Are you creating a culture of ‘people first’?


drawing, idea, business Coming together is a beginning. Keeping together is progress. Working together is success.
– Henry Ford

When we ask the owner of just about any company what the biggest challenge to managing their  business is, the majority will answer ‘the people’. Yet, we often overlook this crucial investment by
either over managing the detail, or under leading the direction.

More than we give it credit for, strategy is about putting people first.

Creating a people focused strategy starts with an understanding of the customer, followed by management and leadership to create a strong people culture, and ends with the face of the retail  business – the front line sales staff.

Fit retail leaders understand who their customer is, what they want, where they want it, and how they want it, and they develop the rest of their strategy to ultimately fulfil the needs of this customer.

Walk into one of these highly ‘fit’ retailers and you will see clarity in communication, alignment of purpose, articulated expectations, staff feedback, and above all else a culture of performance, mutual respect and winning.

‘People first’ means being customer-centric

As retailers, we need to understand the forces driving customer decisions and choices and then  explore new ways of responding and doing business in order to capture a larger, more loyal customer
base. We must then converge all touch points and channels to meet the needs and desires of our savvy, time poor consumers.

Nowadays, the research we conduct for clients is so in depth that it  includes predictive analysis through the use of neuromarketing techniques.

Traditional research such as customer exit surveys or demographic-based research is just not enough, as customers need to tell you why they shop with you not just how, in order for you to put more successful retail strategies into place.

Know how to be a ‘people-first’ leader

Once it is clear exactly who your customer is, the next step is for management and leadership teams to develop the strategy and align all operations of the business to meet these customers’ needs.

Consider these fitness tips for management and leadership:

Communicate – The wonderful quote from the then CEO of Merck, “I spend 99 per cent of my time communicating the same message over and over,”  no leader was ever vanquished for communicating too much. These ‘fit’ leaders display an influencing style of leadership and can easily make the tough decisions.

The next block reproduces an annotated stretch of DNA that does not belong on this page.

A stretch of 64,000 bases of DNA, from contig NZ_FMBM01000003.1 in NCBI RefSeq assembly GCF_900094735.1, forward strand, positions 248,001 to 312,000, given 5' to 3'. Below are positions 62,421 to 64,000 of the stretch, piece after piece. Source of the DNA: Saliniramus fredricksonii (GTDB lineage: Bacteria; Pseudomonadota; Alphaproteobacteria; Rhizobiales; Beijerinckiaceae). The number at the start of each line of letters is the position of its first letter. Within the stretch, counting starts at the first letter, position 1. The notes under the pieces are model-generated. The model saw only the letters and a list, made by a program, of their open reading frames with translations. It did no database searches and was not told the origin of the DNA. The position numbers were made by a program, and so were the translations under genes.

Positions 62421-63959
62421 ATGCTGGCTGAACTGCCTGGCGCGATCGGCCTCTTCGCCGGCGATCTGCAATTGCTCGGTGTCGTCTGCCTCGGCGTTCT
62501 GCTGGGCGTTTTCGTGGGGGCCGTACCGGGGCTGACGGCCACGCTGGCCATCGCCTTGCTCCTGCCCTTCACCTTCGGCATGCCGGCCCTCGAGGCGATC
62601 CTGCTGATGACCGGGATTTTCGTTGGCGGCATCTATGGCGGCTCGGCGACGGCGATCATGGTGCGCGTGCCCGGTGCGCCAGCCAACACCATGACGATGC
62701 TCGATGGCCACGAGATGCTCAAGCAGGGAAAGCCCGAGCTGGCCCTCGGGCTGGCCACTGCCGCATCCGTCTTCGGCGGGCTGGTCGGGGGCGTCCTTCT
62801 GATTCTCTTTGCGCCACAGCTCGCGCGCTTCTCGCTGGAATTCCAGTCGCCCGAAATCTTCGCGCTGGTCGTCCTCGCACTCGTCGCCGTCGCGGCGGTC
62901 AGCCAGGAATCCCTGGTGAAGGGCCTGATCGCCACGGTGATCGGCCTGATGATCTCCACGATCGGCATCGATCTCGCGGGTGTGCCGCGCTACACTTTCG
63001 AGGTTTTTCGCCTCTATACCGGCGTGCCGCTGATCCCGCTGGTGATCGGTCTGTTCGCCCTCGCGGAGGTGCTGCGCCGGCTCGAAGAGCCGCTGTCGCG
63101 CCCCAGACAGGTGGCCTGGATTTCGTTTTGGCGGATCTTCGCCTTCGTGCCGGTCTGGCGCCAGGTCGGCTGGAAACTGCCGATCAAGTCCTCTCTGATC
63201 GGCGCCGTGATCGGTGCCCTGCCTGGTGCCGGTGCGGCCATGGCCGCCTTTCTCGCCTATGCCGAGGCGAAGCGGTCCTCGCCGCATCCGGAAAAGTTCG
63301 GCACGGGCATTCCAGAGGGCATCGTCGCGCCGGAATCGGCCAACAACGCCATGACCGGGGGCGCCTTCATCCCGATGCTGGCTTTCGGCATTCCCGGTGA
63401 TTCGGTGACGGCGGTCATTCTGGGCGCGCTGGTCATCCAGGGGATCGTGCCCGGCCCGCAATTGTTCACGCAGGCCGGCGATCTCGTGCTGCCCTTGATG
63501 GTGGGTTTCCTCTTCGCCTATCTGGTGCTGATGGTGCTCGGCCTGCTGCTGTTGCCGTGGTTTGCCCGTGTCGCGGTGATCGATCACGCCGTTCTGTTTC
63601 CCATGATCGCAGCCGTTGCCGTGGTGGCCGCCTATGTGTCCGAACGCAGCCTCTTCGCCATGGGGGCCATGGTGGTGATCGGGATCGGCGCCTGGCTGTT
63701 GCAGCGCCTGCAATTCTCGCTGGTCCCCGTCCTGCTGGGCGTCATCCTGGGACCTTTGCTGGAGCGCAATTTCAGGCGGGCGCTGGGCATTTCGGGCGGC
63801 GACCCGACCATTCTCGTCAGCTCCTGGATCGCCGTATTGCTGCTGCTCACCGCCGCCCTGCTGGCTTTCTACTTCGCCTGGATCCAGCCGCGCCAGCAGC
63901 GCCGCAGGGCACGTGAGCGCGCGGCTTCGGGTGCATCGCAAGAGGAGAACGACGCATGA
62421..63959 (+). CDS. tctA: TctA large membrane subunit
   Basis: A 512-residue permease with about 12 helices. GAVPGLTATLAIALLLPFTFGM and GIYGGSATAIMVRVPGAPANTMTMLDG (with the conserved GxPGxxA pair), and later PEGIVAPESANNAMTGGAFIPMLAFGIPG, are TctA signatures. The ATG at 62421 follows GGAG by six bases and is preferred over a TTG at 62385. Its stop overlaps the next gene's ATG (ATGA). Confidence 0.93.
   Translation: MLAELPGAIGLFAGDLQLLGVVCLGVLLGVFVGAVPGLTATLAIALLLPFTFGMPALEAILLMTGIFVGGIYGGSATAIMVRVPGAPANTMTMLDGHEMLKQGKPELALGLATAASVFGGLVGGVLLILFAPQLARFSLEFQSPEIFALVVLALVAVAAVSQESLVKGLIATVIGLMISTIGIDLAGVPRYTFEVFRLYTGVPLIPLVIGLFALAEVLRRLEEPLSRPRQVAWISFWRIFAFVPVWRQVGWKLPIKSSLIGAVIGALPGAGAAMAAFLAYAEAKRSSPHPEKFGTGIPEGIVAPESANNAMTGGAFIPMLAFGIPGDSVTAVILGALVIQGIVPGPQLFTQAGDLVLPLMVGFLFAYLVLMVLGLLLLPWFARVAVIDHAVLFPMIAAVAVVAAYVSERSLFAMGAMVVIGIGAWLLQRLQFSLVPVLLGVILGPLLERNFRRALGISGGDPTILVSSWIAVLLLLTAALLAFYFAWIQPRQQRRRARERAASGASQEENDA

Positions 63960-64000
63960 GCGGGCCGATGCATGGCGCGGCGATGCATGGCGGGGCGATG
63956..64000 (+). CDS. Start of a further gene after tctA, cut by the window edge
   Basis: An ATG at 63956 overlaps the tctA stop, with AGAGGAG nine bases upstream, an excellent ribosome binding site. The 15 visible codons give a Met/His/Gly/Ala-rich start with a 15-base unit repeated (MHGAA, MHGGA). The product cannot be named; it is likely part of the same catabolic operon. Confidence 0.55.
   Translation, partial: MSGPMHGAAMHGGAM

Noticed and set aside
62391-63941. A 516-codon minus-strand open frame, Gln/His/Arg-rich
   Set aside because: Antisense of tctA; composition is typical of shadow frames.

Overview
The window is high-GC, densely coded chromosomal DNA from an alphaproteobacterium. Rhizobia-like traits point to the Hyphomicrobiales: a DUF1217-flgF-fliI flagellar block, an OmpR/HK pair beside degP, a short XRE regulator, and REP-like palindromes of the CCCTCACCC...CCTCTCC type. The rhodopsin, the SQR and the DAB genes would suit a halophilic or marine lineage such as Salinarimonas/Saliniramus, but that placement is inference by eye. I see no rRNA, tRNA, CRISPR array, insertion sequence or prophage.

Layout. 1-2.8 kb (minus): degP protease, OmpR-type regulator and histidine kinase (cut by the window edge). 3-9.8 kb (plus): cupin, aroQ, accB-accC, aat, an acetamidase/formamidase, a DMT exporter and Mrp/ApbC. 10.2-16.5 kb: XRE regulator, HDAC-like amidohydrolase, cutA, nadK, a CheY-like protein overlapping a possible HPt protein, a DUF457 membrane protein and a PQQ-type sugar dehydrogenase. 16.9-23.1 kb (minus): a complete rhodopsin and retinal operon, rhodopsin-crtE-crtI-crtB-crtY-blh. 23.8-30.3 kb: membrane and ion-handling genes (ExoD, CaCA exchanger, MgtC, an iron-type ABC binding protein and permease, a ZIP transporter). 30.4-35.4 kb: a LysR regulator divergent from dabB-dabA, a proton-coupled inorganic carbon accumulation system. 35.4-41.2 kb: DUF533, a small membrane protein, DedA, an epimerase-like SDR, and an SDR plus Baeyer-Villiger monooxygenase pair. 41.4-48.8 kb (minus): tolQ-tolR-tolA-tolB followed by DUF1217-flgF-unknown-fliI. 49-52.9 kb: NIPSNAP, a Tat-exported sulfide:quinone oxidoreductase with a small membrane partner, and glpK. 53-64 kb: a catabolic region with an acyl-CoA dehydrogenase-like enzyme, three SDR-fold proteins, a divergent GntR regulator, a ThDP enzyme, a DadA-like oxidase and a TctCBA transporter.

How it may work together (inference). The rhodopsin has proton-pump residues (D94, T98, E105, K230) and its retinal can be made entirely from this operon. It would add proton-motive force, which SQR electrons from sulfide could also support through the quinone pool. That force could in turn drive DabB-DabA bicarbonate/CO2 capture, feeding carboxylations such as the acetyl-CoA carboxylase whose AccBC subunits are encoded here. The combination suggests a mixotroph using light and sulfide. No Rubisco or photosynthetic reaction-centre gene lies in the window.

Succession and security – Knowing when it’s time to quit and move on is as much a skill with these ‘fit’ leaders as knowing what challenges to take on. They are secure within themselves and prepare the business for their succession, looking for the next generation of leaders who are better at the job than they are.

Clarity and Decisiveness -Being able to weigh up the options intelligently, invite the right counsel,and then make the right decisions are all hallmarks of a ‘fit’ leader. Procrastination and lack of responsibility are not in their dictionary. These leaders get to the heart of the matter and have an innate skill in removing the clutter.

Dignity and Kindness – ‘Fit’ leaders display humility, empathy, dignity, and kindness. As a result, they are welcome on the front line, taking their place there with ease. Ask your managers and staff to anonymously nominate their top three goals in the business. If 100 per cent of your staff are not nominating sales and customer satisfaction in their top three, it’s time to look at your cultural alignment strategy.

Engage and motivate your store staff

Our research tells us that engaged, motivated staff deliver an average 20 per cent higher sales and margin improvement to the fitness of a business.

Great people make great businesses, we all know that. Ask people in many businesses whether they feel great working for the boss and you will get a very mixed response. More than 70 per cent of exit surveys we do show that staff who initiate leaving, do so because they did not feel ‘engaged’ with the business.

There should be a clear path for staff through from recruitment, training and ultimately retention and /or succession.

Employee retention is critical to the long term health of your business.

Retail Doctor Group’s management rules of retention are simple:

1. Celebrate Success

2. Communicate

3. Be positive

4. Promote continuous improvement

5. Have fun!

Through all our training and ‘effective people’ consulting programs, staying close to your people and their results has always been the recipe for success. With a plethora of new channels and technologies surrounding us, we should never lose sight of our all important customer and the necessity to engage and motivate all those who are expert in serving them.

Happy ‘Fit’ Retailing

Brian Walker

Retail Doctor Group

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